Prepare the Way


Saturday will be the first memorial service I’ve participated in for a clergy member.

Jim had been retired from parish ministry for quite a few years, but his last Call was to the congregation where I now pastor.  When I arrived here six years ago he went out of his way to both make me feel welcome and to ensure that I had no misgivings about the fact that he still lived in the area.  He worshiped at another congregation.  He only attended my congregation on special occasions – usually memorial services.  But he always seemed worried that I would view his presence as some sort of threat or interference.  Former pastors can be a source of contention for new pastors, and in our circles the rule of thumb is that once you retire from a congregation, you need to find a different place to worship.

Jim followed that advice faithfully, but I never worried about him, and wouldn’t have worried at all even if he was in the pews every Sunday.  He wasn’t the sort of guy to cause problems, and  I think in the past couple of years he recognized that I trusted this and  he relaxed a little bit.

It’s a pleasure doing a memorial for a pastor – or at least this pastor – because he had instructions all laid out for what he wanted at his memorial.  Bible verses and hymns selected, with several different options of both depending on what season of the Church year he died in.  His family didn’t have to struggle over what to do or how to do it – he had instructions prepared in advance.  Note to readers – I don’t care how old you are – take the time to jot down some notes regarding your memorial service and put them someplace where people can find them.  Those you leave behind will be very thankful, as well as whomever will be conducting the service.  This is advice I need to follow myself as well!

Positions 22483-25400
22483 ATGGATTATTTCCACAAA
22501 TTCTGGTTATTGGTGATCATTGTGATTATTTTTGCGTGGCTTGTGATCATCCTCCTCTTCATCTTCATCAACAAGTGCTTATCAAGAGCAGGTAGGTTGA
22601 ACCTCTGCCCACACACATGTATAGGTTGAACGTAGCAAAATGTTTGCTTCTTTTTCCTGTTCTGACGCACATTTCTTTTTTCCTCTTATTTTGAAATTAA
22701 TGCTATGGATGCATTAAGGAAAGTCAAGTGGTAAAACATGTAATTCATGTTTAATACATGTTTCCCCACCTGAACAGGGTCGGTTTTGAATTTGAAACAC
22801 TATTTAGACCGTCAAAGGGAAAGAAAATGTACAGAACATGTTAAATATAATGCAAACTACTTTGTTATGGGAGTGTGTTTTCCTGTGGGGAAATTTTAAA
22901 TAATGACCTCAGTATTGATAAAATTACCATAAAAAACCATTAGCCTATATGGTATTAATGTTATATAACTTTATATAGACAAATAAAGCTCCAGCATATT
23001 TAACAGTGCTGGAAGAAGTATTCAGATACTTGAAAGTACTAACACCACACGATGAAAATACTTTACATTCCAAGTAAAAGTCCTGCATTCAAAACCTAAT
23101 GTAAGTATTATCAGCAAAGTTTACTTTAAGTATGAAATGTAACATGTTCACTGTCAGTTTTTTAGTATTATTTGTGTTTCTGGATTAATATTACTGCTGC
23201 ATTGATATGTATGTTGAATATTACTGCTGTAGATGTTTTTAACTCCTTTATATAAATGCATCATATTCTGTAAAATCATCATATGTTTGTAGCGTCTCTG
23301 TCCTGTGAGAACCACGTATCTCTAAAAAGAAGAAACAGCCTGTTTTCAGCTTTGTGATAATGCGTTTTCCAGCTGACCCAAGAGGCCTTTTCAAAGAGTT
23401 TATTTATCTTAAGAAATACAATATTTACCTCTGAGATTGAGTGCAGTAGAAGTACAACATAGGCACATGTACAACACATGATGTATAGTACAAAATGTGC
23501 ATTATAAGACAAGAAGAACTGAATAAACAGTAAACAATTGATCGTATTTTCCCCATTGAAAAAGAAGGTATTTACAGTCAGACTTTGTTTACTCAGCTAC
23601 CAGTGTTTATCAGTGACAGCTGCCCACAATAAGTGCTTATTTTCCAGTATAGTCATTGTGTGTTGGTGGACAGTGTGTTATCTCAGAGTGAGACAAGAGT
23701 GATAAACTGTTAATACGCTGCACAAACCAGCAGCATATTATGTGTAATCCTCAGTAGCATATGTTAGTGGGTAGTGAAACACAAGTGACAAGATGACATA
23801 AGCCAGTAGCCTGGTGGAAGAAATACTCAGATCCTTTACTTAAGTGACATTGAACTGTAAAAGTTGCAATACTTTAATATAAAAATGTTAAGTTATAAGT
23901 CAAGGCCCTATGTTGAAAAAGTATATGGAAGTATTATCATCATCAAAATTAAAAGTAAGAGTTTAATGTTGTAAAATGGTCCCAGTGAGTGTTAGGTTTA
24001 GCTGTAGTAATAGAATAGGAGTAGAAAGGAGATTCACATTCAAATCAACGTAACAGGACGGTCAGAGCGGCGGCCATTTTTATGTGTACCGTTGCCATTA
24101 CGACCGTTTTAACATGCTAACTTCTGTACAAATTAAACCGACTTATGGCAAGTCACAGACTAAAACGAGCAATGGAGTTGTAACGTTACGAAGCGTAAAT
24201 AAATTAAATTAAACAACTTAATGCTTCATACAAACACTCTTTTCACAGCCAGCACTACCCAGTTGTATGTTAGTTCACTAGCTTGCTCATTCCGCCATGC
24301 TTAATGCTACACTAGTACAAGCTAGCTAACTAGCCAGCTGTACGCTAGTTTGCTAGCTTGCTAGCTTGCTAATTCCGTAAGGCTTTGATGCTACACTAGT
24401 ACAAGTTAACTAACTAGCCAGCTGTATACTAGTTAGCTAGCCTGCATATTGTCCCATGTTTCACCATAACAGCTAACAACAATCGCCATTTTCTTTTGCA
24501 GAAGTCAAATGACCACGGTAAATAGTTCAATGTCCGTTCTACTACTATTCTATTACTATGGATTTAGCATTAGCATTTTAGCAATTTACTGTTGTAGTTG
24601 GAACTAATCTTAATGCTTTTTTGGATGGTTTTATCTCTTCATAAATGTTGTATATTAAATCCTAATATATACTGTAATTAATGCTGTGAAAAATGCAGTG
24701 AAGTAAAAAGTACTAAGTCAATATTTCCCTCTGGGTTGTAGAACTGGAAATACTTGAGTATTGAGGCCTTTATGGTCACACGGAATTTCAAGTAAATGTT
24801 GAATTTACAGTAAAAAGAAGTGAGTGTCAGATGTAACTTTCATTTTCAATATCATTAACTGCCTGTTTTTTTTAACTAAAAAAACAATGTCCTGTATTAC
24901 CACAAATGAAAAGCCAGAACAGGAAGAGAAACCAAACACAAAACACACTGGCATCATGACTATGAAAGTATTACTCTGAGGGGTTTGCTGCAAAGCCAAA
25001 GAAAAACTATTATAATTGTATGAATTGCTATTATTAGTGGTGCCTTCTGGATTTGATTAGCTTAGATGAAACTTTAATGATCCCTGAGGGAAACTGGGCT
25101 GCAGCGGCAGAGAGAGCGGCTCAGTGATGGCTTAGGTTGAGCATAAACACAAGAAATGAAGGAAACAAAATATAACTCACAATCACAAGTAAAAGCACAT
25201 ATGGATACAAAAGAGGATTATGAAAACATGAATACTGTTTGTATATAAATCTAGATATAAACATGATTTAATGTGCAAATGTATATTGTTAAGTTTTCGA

In this matter, as in matters of the faith, Jim fulfilled the theme indicated on our  Advent paraments.  He prepared the way.  It was what he did as a pastor and chaplain, and it’s what he does still now as he guides myself and the others who will conduct his memorial.  Preparing the way so that we can not simply commemorate a wonderful man, but preach the Gospel that defined his life, his death, and his life now as he continues to wait for the return of his King.  But now He waits in glory, in the presence of God the Father.  No more back pains.  No more struggles with an increasingly bewildering world or an increasingly challeged church.    Peace. Joy.  Victory.

Advent points us to the return of our King and to a day when we too will know perfect peace, joy, and victory.  Not on the basis of how good we’ve been, but rather on the basis of the perfect gift of God – his incarnate Son, Jesus the Christ.  All those who put their faith and trust in this are to give witness to their hope in their lives in different shapes and forms as they’re equipped by the Holy Spirit.  Some are called into roles specifically to help prepare the way, to shepherd and guide, to teach and preach and give God’s people the good gifts of God – his Word and Sacraments.

Regardless of our role, though, we all have a final opportunity to point the way to others when we die and when we call our friends and family together for Christian memorial.  It isn’t to remind everyone how great we were, but to once again prepare and point the way, so that others know where we are, whose we are, and that they might follow in trust and faith, hope and joy.  That’s what Advent – and life – are all about.

Rest in peace.  The way is prepared for you.





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